I drove two hours to see this show. I left early, wanting to beat traffic and ensure I understood the parking situation. I looked up the venue, Rialto Theatre, and looked through their general reviews and the information they have on their site. At this point I was waiting, minutes, before I would be on that long road to Tucson. Once I reached the venue it was 4:00pm. The doors weren’t open yet. Walking around the building I hear the clashing of drums and faint singing. I walk closer to a black door and I can hear Joyce Manor sound checking. I found a corner and listened to them sound check and play a few songs. I quickly found out I was not the only person who drove from Phoenix to Tucson to see the show. A three-person group walks down the alley way, listening to the same sound check. I call them over and talk to them. They were all excited to see Joyce Manor and couldn’t believe it would be with Wavves. They went off to eat and I toured the city until I sat in line.

The city is lively by 6pm, there are cars driving around, religious groups yelling about Jesus, people blasting their music, touring in their nice cars around down town. The traffic and flow are confusing, especially since no one cares about cross walks. While waiting we lined up against the wall. I sat next to two ladies. One girl was in a beanie and very shy. She was excited to see Joyce Manor and we fan freaked over all the surfer punk we could think of. We giggled at the skeletons hanging out on the window at the Hotel Congress, a historical hotel in Tucson.

The security team begins to set up and we are getting antsy. After passing the security check I walked into a small red room and purchased some merch. I really enjoyed this venue. The manager was a very sweet man and so was his security team. They let us jump around, mosh pit, and stage dive with no issue. When you pass the red room, you enter the auditorium which is about the size of Marquee Theatre but with overhead seating and roofs that seem like they never end. The light worker for the show deserves a special shout out, even the photos I took on my phone captured the beautiful ambiance of the venue. They had two bars, three servers, so the lines were always small.

The first band that went up was a band I have not listened to before. The lead singer, Sally Spit, was rocking a fire red mullet. She had a powerful voice, exemplary stage energy, and was accompanied by Daniel Trautfeild, the saxophone player and their drummer Max Albeck. This band is from Los Angeles, and they are “feminist art-punk”. They were the opening band and you could still see the audience dancing around to the songs. I spoke to a guy who seemed energetic about the band and had never heard of them either. I could see the audience was already comfortable with each other.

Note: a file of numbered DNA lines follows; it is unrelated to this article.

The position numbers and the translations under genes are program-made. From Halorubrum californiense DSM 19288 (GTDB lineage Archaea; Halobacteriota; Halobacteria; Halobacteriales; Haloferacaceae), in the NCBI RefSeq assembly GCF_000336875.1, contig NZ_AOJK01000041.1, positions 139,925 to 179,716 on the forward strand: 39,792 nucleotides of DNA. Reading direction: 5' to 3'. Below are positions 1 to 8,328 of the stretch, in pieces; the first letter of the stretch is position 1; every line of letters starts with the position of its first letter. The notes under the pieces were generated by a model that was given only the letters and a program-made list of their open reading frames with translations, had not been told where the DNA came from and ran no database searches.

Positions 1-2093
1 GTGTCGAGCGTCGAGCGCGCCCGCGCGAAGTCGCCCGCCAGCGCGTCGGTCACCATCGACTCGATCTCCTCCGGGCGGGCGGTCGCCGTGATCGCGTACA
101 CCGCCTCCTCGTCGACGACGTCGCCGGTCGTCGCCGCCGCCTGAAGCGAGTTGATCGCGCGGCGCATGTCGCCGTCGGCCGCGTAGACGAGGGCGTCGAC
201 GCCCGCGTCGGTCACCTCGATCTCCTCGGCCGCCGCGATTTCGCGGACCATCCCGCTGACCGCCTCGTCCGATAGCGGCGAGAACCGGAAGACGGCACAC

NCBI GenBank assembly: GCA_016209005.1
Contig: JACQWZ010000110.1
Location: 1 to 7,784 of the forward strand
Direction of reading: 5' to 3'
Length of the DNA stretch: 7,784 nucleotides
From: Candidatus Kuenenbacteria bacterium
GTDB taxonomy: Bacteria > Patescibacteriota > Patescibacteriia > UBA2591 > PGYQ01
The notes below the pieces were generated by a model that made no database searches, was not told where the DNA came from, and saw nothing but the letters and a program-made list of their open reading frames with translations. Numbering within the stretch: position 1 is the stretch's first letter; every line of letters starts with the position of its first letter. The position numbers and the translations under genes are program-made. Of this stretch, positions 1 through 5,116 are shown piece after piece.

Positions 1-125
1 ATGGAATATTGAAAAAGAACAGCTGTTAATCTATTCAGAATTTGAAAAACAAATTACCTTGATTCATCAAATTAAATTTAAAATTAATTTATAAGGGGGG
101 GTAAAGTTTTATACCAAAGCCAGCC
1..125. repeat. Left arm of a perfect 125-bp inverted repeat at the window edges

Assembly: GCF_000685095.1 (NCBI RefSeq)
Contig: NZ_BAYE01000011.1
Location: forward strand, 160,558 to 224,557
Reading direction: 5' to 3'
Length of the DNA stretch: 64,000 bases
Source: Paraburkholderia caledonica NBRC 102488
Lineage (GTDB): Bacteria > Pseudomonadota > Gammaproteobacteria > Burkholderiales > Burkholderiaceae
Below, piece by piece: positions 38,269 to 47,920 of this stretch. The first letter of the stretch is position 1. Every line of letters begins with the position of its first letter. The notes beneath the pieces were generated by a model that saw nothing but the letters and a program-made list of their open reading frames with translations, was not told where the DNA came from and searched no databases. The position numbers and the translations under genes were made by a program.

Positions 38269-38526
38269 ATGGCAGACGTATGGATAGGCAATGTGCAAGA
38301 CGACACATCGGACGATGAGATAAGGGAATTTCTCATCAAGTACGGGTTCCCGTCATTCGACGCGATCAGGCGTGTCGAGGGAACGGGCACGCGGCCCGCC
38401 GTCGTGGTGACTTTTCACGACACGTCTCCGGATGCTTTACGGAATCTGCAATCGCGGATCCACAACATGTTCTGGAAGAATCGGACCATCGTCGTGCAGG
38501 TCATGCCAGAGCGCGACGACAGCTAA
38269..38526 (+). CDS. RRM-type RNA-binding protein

The second band to play was WAVVES, which is a big surfer punk band. WAVVES was formed by Nathan Williams in San Diego, California. The band also includes Alex Gates, Stephen Pope and Brian Hill. This was the first time I had seen them live but I’ve been a fan for years. I asked a couple people around me including Jack if they have heard of WAVVES. To my surprise they had not heard of them. The second Nathan came on stage the audience shifted back to energetic, excited dancing, with fans screaming the lyrics. I was in the pit at this moment, so was Jack. There is nothing more euphoric and exciting then being around people who love the same thing as you. Nothing more beautiful than a band reaching out to their fans, preforming their art, and honestly letting us in to a personal part of their life. It was amazing to see people who have never listened to WAVVES dancing as a family.
The final act was Joyce Manor. Joyce Manor is a rock/punk band from Torrance, California. It is made up of Barry Johnson, guitarist Chase Knobbe, drummer Jeff Enzor and bassist and back-up vocalist Matt Ebert. Joyce Manors energy and audience energy was much more intense. Everyone was ready, had waited hours, just to see Joyce Manor. Barry enters the stage and the audience goes wild. We love you screams and song titles being yelled out. He begins playing and everyone is jumping, the small pit has turned into the whole floor moving around to the music. A woman grabbed my hands during a song and we shared a moment of singing. Jack helped me up any time I fell and if he wasn’t near me the family had my back.

I spoke to Sally Spitz from the first band and I talked to Nathan. I had him sign my leg which I got tattooed by Emily Moreno at Scared Art Tattoo Studio. She did a beautiful job tattooing the band’s name in sharpie style and unique to Nathans handwriting. She is a wonderful conversationalist. Then I headed home with new friend requests and a connection I will never forget.